Endowment Effect

endowment effect by margaret hagan

In behavioral economics, the endowment effect (also known as divestiture aversion) is the hypothesis that a person’s willingness to accept (WTA) compensation for a good is greater than their willingness to pay (WTP) for it once their property right to it has been established. People will pay more to retain something they own than to obtain something owned by someone else—even when there is no cause for attachment, or even if the item was only obtained minutes ago. This is due to the fact that once you own the item, foregoing it feels like a loss, and humans are loss-averse.

The endowment effect contradicts the Coase theorem (a theory of economic efficiency), and was described as inconsistent with standard economic theory which asserts that a person’s willingness to pay (WTP) for a good should be equal to their willingness to accept (WTA) compensation to be deprived of the good, a hypothesis which underlies consumer theory and indifference curves.

One of the most famous examples of the endowment effect in the literature is from a study by Kahneman, Knetsch & Thaler (1990) where human participants were given a mug and then offered the chance to sell it or trade it for an equally priced alternative good (pens). Kahneman et al. (1990) found that participants WTA compensation for the mug (once their ownership of the mug had been established) was approximately twice as high as their WTP for it.

Other examples of the endowment effect include work by Carmon and Ariely (2000) who found that participants’ hypothetical selling price (WTA) for NCAA final four tournament tickets were 14 times higher than their hypothetical buying price (WTP). Alsom showed that workers worked harder to maintain ownership of a provisional awarded bonus than they did for a bonus framed as a potential yet-to-be-awarded gain. In addition to these examples, the endowment effect has been observed in a wide range of different populations using different goods including children and apes.

Psychologists first noted the difference between consumers WTP and WTA as early as the 1960s. The term endowment effect however was first explicitly coined by the economist Richard Thaler (1980) in reference to the underweighting of opportunity costs as well as the inertia introduced into a consumer’s choice processes when goods included in their endowment become more highly valued than goods that are not.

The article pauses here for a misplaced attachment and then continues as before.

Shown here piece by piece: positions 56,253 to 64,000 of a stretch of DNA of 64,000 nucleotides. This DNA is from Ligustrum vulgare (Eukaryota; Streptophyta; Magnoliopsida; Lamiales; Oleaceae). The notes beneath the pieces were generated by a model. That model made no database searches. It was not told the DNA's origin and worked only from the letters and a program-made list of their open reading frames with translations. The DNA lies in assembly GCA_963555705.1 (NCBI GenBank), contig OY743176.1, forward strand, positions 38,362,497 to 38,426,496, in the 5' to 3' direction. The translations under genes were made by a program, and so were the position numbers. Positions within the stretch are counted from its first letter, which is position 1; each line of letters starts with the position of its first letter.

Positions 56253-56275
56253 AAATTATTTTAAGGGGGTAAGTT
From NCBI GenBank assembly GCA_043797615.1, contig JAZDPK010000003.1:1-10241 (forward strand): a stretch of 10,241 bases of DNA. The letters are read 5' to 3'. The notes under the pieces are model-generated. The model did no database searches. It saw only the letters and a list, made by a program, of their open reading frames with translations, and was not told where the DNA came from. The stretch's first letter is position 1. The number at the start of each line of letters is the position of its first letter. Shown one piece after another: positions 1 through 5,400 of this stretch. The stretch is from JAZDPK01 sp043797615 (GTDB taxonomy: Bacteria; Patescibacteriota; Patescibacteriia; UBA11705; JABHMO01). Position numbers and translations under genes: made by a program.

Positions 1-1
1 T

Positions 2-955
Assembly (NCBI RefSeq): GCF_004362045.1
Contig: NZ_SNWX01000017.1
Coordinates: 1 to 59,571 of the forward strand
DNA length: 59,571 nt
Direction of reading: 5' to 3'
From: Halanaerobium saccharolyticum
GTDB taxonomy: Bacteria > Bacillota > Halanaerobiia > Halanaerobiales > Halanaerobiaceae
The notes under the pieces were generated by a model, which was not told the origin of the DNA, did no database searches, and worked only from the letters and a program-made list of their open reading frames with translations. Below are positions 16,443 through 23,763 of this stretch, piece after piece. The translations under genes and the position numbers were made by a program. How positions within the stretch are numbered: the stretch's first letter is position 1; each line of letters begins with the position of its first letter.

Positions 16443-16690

Connection-based theories propose that subjective feelings are responsible for an individual’s reluctance to trade (i.e. the endowment effect). For example, receiving a mug may induce a minimal attachment to that item which an individual may be averse to breaking, resulting in an increase in the perceived value of that object. A real world example of this would be an individual refusing to part with an old painting for any price due to it having ‘sentimental value.’

Huck, Kirchsteiger & Oechssler (2005) have raised the hypothesis that natural selection may favor individuals whose preferences embody an endowment effect given that it may improve one’s bargaining position in bilateral trades. Thus in a small tribal society with a few alternative sellers (i.e. where the buyer may not have the option of moving to an alternative seller), having a predisposition towards embodying the endowment effect may be evolutionarily beneficial. This may be linked with findings (Shogren, et al., 1994) that suggest the endowment effect is less strong when the relatively artificial sense of scarcity induced in experimental settings is lessened.

Some economists have questioned the effect’s existence. Hanemann (1991) noted that economic theory only suggests that WTP and WTA should be equal for goods which are close substitutes, so observed differences in these measures for goods such as environmental resources and personal health can be explained without reference to an endowment effect. Others have argued that the use of hypothetical questions and experiments involving small amounts of money tells us little about actual behavior.

Herbert Hovenkamp (1991) has argued that the presence of an endowment effect has significant implications for law and economics, particularly in regard to welfare economics. He argues that the presence of an endowment effect indicates that a person has no indifference curve rendering the neoclassical tools of welfare analysis useless, concluding that courts should instead use WTA as a measure of value. Fischler (1995) however, raises the counterpoint that using WTA as a measure of value would deter the development of a nation’s infrastructure and economic growth.

The endowment effect has also been raised as a possible explanation for the lack of demand for reverse mortgage opportunities in the United States (contracts in which a home owner sells back his property to the bank in exchange for an annuity).

See also

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